UCHealth’s Occupational Medicine program offers specially-tailored services for employers

Employers benefit from occupational health services that include easy-to-access clinics, compassionate care, educational resources and infection prevention experts.
March 15, 2021
Wade L. Clements enjoys a walk with his dog Diesel. Because his employer partners with UCHealth for occupational health services, Wade's heart murmur was found before something serious happened to him.
Wade L. Clements enjoys a walk with his dog Diesel. Because his employer partners with UCHealth for occupational health services, Wade’s heart murmur was found before something serious happened to him. Photo by Joel Blocker, for UCHealth.

When Emily Leibow, a physician’s assistant who’s part of the UCHealth team that provides occupational health services to employers, listened to Wade L. Clements’ heart during a routine medical exam, she found something concerning. Clements had a heart murmur that hadn’t been there the year before.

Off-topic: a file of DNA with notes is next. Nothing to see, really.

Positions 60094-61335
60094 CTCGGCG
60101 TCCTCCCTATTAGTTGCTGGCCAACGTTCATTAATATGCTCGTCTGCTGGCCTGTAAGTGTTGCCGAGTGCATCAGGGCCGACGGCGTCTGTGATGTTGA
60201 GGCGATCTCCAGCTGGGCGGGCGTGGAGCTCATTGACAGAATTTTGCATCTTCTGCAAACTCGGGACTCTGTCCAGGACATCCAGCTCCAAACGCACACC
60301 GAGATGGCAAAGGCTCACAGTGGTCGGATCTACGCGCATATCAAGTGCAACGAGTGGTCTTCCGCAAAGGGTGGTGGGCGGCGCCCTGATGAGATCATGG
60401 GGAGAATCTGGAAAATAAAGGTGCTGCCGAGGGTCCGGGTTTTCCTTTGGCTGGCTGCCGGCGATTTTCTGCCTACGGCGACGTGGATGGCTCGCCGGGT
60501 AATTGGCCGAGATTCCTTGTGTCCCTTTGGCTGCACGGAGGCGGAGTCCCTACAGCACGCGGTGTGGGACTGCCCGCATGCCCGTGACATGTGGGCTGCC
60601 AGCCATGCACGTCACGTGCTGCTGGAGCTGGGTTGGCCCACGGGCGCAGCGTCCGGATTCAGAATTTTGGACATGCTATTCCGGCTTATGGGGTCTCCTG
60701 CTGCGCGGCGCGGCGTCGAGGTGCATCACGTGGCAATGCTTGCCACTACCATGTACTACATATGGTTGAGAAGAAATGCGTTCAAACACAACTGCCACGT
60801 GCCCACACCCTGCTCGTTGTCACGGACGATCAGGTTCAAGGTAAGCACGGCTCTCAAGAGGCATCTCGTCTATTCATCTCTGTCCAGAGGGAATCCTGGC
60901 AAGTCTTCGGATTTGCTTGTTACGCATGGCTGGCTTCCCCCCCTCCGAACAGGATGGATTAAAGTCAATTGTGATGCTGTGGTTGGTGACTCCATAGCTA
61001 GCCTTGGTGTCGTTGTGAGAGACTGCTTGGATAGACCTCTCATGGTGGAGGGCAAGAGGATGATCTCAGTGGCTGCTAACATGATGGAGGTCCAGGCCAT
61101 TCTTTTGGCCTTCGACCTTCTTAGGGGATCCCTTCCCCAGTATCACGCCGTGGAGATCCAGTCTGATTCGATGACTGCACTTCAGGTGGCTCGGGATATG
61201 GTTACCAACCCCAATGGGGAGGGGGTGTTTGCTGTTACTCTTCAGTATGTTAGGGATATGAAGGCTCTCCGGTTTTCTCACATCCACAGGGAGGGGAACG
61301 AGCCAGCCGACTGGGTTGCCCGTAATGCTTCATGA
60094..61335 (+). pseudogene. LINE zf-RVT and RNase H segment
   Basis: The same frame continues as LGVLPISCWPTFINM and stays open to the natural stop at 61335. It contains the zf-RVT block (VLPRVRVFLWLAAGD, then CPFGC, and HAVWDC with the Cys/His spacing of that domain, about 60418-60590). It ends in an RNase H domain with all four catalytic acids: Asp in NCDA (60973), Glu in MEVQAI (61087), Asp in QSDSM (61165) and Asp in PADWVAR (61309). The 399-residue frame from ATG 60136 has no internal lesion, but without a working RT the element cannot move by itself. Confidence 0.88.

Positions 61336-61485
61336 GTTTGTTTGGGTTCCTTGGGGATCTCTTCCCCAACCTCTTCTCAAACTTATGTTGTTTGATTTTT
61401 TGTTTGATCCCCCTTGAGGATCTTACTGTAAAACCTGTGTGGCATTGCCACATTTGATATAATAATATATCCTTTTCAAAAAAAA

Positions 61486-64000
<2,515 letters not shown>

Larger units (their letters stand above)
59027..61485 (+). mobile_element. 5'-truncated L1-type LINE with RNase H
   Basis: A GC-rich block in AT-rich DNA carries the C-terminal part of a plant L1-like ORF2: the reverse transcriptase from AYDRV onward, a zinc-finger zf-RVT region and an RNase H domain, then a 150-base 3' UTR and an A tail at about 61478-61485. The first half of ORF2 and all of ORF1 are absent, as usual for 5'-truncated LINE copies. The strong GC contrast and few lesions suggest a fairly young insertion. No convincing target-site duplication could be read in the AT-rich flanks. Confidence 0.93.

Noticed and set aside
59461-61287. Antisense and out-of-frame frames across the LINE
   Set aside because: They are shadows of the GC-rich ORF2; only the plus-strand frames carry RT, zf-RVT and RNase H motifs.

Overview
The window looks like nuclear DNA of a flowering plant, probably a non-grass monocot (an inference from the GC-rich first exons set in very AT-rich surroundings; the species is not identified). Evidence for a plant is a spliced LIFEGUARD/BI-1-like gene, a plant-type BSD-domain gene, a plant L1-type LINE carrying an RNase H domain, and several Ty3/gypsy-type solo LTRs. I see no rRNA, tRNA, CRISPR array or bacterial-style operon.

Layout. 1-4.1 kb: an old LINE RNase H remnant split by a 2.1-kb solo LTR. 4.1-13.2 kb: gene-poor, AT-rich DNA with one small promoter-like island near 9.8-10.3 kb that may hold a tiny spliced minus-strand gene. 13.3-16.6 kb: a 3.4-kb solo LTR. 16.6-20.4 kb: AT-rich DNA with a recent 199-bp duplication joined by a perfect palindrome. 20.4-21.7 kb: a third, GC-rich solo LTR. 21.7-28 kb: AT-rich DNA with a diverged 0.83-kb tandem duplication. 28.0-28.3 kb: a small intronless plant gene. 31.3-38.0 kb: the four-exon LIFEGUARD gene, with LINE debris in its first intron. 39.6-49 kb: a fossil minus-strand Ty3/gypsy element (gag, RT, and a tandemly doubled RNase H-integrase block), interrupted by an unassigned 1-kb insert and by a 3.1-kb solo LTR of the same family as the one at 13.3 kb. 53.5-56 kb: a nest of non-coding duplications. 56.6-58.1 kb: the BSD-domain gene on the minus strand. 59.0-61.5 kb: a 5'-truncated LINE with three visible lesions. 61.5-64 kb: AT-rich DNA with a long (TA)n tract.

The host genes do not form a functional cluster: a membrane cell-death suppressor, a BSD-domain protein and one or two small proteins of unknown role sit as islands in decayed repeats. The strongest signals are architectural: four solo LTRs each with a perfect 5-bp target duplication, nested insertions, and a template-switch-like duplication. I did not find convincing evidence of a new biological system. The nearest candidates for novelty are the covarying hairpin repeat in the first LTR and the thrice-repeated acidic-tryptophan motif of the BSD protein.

Leibow encouraged Clements to listen to his heart and when he compared his heartbeat to hers, he could hear an obvious irregularity. Clements’ primary care physician would have easily detected it, but Clements did not see his primary care doctor regularly.

“I’m a typical male in that I don’t get a normal check-up with my physician,” Clements admitted. “If it wasn’t for work, I wouldn’t have seen a doctor.”

Occupational medicine through UCHealth

Emily Leibow, physician’s assistant at UCHealth, is part of UCHealth’s team that provides occupational health services for employers. Photo: UCHealth.

Clements works at Broadcom Inc., a California-based global technology leader.